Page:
Places Where Workers Pay the Most Into Social Security

Here’s why you’re paying a higher Social Security tax rate than someone earning over $1 million.

Here’s why you’re paying a higher Social Security tax rate than someone earning over $1 million
By + More

Workers pay 6.2 percent of their earnings into the Social Security system and employers pay a matching amount up to $113,700 in 2013. Workers who earn more than this taxable maximum in a single year stop paying into Social Security on their earnings and also stop accruing additional benefits for that year.

While most Americans pay just over 6 cents of every dollar they earn into Social Security, the wealthiest Americans pay in a much smaller fraction of their income. High-income workers actually get bigger paychecks beginning the month when their earnings exceed the tax cap because they no longer have to pay Social Security taxes on their income. Someone who earns $113,700 in 2013 will pay the same dollar amount into Social Security as someone who earns $1 million or more, and could potentially qualify for the same payments in retirement.

[Read: 12 Ways to Increase Your Social Security Payments.]

Overall, about 82 percent of earnings were taxed by Social Security in 2009, down from 91 percent in 1983. "Over the last couple of decades, the share of total earnings covered by Social Security declined because so much more earnings is going to folks at the top of the earnings distribution," says Melissa Favreault, a senior fellow at the Urban Institute. "More of these earnings are untaxed as the earnings distribution has become more polarized."

The Social Security tax rate paid varies considerably by location. In wealthy areas of the country, people pay Social Security taxes on a much smaller share of their earnings, including as little as 63.4 percent in San Mateo, Calif., 59.4 percent in Westchester, N.Y., and 49.3 percent in Fairfield, Conn., according to Urban Institute calculations. And in New York City, workers pay Social Security taxes on less than half (47.7 percent) of their income, the smallest share of income paid into Social Security anywhere in the U.S. "In Manhattan and Silicon Valley, you have some very wealthy people and a tiny fraction of their earnings is going to Social Security," says Richard Johnson, director of the program on retirement policy at the Urban Institute. "When you have a few people making tens of millions of dollars, the share that is subject to the Social Security tax is really quite small, and that can really drive down the rate."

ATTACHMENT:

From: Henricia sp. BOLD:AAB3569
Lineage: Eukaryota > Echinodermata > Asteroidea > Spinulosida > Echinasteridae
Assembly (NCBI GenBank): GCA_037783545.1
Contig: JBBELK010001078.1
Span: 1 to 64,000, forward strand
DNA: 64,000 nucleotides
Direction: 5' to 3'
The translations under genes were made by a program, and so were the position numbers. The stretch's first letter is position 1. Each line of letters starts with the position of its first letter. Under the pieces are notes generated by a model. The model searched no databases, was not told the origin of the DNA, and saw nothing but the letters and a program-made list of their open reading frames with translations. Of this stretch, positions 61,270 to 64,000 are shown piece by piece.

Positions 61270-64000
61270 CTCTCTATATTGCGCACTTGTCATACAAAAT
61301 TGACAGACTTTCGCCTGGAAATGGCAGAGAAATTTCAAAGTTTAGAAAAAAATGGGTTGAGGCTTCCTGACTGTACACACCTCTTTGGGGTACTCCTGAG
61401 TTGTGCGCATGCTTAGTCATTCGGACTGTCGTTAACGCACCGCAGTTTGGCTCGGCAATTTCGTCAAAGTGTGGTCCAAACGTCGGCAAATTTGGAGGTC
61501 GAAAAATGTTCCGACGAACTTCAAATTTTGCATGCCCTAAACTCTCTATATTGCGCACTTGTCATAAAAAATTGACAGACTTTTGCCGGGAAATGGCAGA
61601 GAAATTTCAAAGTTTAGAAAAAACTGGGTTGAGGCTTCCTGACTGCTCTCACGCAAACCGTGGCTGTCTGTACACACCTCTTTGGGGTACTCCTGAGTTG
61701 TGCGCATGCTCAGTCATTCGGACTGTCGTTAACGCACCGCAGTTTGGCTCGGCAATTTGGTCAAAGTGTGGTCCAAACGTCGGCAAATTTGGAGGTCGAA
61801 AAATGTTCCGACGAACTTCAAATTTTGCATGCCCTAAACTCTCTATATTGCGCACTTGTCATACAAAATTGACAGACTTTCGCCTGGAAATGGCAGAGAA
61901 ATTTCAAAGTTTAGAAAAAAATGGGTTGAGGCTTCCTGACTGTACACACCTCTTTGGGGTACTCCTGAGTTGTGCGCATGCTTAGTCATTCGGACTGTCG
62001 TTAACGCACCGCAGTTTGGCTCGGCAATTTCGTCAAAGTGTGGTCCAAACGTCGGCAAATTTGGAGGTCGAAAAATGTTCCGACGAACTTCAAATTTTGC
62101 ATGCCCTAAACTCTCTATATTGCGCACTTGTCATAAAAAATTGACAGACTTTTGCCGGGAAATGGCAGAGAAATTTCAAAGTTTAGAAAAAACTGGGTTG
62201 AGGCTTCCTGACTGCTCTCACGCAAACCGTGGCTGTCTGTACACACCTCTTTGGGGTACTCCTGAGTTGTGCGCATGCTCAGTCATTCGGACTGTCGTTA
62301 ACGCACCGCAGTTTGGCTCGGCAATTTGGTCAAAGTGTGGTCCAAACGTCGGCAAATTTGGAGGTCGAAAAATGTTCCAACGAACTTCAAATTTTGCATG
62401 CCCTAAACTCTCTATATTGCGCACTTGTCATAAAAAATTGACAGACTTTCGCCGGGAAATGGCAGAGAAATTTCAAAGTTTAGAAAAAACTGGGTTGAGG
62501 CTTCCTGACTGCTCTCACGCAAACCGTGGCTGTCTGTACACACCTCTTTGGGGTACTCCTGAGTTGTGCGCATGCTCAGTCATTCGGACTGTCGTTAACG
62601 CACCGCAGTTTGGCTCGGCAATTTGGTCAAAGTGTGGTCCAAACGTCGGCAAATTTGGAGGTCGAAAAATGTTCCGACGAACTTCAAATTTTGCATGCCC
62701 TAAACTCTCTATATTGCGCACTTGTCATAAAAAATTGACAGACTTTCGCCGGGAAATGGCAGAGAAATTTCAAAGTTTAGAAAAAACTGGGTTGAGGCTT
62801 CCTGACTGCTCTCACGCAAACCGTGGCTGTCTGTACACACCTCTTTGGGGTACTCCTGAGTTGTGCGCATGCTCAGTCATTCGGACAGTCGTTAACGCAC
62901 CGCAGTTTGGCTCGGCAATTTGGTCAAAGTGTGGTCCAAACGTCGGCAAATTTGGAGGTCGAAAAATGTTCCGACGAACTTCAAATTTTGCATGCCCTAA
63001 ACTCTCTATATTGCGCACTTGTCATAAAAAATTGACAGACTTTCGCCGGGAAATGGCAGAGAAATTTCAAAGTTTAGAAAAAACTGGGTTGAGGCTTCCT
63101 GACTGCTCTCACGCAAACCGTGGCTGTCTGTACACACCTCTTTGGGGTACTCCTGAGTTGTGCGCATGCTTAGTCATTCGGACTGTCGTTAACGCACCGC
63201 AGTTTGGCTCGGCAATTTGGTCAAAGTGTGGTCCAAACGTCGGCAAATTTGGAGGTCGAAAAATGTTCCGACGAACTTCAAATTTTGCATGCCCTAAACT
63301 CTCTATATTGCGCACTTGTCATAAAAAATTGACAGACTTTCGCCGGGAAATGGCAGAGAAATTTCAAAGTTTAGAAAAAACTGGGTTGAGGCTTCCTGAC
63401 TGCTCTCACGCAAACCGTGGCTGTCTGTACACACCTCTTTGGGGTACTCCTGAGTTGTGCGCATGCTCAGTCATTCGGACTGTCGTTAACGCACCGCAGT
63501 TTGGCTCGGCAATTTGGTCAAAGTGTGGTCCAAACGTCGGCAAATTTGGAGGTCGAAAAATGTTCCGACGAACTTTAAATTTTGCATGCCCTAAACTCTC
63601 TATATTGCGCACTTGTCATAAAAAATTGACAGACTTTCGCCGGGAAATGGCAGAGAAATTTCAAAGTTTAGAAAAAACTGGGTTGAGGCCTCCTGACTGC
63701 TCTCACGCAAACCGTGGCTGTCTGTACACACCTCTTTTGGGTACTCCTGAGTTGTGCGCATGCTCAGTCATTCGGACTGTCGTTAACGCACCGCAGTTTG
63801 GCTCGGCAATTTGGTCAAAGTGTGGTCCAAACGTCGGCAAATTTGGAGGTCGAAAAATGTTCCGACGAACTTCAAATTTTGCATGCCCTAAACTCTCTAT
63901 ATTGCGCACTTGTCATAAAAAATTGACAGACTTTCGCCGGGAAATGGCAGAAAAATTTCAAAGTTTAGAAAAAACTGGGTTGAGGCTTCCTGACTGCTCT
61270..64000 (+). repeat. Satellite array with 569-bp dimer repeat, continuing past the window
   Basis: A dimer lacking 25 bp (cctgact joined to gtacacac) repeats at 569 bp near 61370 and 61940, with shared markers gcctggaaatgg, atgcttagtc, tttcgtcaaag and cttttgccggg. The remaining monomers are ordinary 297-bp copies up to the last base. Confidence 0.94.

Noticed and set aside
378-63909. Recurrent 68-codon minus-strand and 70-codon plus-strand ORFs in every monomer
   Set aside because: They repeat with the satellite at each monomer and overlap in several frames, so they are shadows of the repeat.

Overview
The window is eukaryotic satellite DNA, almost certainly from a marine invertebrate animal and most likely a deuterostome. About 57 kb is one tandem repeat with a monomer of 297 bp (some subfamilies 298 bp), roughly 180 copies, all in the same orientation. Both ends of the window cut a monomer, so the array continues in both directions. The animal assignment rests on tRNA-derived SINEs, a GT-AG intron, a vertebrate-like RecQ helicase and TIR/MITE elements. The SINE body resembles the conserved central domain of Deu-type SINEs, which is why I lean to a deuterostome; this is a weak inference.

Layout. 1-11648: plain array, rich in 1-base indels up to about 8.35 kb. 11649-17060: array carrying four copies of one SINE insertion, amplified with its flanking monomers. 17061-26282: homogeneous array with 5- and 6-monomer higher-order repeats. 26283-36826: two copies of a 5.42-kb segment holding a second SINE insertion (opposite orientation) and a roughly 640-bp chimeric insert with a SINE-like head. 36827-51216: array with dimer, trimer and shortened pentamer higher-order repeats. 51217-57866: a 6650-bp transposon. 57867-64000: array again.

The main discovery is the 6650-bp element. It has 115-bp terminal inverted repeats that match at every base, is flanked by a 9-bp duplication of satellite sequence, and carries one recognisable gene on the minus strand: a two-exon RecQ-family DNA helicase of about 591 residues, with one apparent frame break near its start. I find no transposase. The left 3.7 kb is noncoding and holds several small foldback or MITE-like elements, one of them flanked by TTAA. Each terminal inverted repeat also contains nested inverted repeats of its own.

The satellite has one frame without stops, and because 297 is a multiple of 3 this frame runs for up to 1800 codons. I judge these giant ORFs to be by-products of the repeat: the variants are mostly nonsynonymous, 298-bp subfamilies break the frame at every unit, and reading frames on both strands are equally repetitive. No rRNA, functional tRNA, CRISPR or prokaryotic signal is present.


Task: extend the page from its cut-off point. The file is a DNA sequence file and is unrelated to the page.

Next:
[Read: Places Where People Pay the Least into Social Security.]

In contrast, in nearby Queens, N.Y., and the Bronx, workers pay the highest share of their earnings into Social Security of any area of the country, with 92.6 percent and 94.4 percent of earnings being taxed, respectively. "People who live in those two bureaus of New York City are making a lot less than $100,000. In Westchester and New York City, people are making a lot more than $100,000 a year, so a lot of their earnings are not taxed by Social Security," says Johnson. "It reflects just how much wealthier people are in Manhattan and Westchester than in the Bronx and Queens." Other places where workers pay Social Security tax on over 90 percent of their earnings include Snohomish, Wash., Macomb, Mich., Marion, Ind., Jackson, Mo., Pierce, Wash., and Wayne, Mich.

Adjusting the Social Security taxable maximum is one potential strategy that could improve Social Security's finances. If Social Security's tax cap was gradually eliminated between 2013 and 2022, it would reduce Social Security's deficit by 71 percent. Or if the tax cap was increased over five years to include 90 percent of all earnings, it would reduce Social Security's funding gap by 30 percent. Adjusting the tax cap would significantly increase taxes on the 5 percent of workers who earn more than the taxable maximum, but many proposals to adjust the tax cap would also give high-income taxpayers somewhat higher benefits when they retire. "Roughly half the additional taxes collected as a result of previous increases in the payroll tax cap resulted in higher benefits for those who had to pay the additional taxes," says Alan Gustman, an economics professor at Dartmouth College.